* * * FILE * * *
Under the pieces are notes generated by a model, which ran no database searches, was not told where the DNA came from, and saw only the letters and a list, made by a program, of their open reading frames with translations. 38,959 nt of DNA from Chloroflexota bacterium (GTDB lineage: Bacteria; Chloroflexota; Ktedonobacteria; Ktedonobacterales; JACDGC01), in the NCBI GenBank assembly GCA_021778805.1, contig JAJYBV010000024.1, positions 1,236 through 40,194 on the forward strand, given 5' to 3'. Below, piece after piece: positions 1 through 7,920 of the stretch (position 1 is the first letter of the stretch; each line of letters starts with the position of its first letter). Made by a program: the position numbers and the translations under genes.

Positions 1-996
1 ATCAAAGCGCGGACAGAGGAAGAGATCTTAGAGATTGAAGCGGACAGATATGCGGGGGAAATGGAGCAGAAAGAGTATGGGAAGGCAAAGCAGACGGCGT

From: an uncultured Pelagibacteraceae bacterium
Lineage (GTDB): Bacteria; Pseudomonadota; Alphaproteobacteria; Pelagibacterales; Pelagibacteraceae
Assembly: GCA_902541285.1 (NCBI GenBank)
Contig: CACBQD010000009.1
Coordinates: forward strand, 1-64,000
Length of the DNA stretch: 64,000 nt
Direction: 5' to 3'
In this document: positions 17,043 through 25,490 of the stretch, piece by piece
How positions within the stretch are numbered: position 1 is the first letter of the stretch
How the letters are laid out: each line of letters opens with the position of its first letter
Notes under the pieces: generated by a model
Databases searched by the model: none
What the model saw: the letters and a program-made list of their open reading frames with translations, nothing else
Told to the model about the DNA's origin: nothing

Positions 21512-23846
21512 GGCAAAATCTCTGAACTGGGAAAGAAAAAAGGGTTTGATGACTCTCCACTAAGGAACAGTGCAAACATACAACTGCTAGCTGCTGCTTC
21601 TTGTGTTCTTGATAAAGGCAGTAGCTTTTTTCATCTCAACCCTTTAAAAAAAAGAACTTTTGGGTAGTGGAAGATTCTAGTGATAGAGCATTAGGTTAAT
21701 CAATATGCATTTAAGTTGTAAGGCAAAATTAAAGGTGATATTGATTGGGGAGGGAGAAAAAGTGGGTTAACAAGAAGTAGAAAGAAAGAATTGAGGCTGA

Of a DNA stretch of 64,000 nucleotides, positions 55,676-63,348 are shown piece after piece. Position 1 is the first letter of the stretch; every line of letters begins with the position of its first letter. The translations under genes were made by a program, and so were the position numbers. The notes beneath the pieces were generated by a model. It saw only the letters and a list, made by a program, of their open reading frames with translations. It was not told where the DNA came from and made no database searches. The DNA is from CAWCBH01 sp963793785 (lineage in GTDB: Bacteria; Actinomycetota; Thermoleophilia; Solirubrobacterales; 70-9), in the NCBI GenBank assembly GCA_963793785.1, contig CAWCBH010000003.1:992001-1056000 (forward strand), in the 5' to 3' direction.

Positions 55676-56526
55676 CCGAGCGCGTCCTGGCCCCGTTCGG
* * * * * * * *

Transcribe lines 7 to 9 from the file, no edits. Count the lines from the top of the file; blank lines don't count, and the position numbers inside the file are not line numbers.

Contig: CACBQD010000009.1
Coordinates: forward strand, 1-64,000
Length of the DNA stretch: 64,000 nt